All about our heirloom sage seeds
- Thrives in bright, sunny growing areas
- Culinary, fragrance, medicinal, and ornamental uses
- Extremely flavorful and versatile
- Can be planted indoors or outdoors
Seeds of sage (broadleaf) are one of the most simple and rewarding perennial herbs to produce. Although it is native to the Mediterranean and north Africa, it has been naturalized and may now be seen growing wild throughout the US coast. Salvia officinalis, sometimes known as culinary sage, is a standout spice in many fall meals, with edible leaves and blooms. In zones 5 through 8, heirloom sage seeds may be sown in the spring or fall and will overwinter.
After the risk of frost has gone, heirloom sage seeds can be planted directly in the garden. Sage can be difficult to direct sow since it takes up to six weeks to germinate in low conditions. It's critical to keep the soil wet at this period. Six to eight weeks before the final frost, sage seeds can instead be planted inside. They sprout in about three weeks and thrive in consistently moist potting soil at temperatures between 65 and 75°F. Sow seeds 1/8 inch below the earth's surface and cover with dirt. Plants should be potted into larger containers after they have three sets of genuine leaves. Plants should be hardened off for a week before being transplanted into the garden.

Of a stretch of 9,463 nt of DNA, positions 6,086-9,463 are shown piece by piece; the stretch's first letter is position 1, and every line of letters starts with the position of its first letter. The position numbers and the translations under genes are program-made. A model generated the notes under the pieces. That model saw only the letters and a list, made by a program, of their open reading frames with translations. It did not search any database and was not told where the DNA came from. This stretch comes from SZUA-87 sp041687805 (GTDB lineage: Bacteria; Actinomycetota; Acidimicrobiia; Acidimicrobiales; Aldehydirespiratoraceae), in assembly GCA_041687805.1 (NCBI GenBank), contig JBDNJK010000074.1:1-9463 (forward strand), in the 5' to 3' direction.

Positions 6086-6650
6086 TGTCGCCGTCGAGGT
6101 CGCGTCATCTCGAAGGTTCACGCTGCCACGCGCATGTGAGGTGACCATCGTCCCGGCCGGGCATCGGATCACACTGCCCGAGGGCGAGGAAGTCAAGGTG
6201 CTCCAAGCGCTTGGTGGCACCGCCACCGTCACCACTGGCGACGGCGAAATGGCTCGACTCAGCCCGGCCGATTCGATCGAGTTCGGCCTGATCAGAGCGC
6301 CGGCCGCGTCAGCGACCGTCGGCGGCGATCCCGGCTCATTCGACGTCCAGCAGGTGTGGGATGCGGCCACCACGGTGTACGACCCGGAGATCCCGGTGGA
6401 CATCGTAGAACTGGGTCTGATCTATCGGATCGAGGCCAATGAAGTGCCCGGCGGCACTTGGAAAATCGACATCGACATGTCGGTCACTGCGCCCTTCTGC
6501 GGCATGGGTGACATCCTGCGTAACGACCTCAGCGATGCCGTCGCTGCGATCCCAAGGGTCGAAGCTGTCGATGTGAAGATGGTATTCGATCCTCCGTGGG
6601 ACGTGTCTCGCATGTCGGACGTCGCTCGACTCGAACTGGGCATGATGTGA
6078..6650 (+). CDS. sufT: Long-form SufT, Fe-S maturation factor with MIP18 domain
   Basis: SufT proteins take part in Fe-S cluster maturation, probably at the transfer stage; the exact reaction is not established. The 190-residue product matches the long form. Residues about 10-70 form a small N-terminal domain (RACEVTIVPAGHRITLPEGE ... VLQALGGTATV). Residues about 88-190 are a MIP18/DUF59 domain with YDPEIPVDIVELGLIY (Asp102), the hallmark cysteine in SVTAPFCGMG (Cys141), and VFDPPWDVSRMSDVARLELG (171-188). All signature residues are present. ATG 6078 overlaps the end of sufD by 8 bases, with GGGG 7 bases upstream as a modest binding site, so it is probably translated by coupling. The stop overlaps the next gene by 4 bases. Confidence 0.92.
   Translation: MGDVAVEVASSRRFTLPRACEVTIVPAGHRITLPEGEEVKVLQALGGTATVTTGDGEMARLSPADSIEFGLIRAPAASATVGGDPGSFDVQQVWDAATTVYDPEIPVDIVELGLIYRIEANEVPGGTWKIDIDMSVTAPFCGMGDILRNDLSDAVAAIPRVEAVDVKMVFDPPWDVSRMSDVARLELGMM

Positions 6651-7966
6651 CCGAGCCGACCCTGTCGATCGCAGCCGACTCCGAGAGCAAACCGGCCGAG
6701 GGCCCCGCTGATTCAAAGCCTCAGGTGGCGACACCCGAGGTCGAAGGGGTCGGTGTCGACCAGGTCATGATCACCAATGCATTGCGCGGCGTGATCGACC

Heirloom sage thrives in medium to full sun, but it may also be grown in pots or indoors if placed near a sunny window that receives at least six hours of direct sunlight every day. Outdoor sage plants mature into a spherical bush-like form that grows one to two feet tall, bushing out as they mature. Plants should be spaced around 24 inches apart. Within two to three years, these plants will attain full growth. Heirloom s age is drought-tolerant once established, as long as adequate water is provided throughout the establishment period. Sage should not be overwatered. Watering should be done thoroughly, but only when the soil is almost entirely dry, as with most Mediterranean plants.
Sage is a low-maintenance plant that works well not just in herb gardens but also as a decorative shrub in landscapes. Early in the spring, it should be trimmed back, reducing woody stems to foster new leaf growth for the next season. Heirloom sage leaves can be used as desired for cooking, but they should only be gathered once or twice every growing season. When harvesting the entire plant, just trim approximately half of the height back to allow it to continue growing. Sage leaves can be dried on a drying screen or hung in a warm area away from direct sunlight in a warm, dark environment with sufficient ventilation.
For more information about planting, growing, and caring for heirloom sage seed, see the Sage (Broadleaf) Seeds Planting Guide.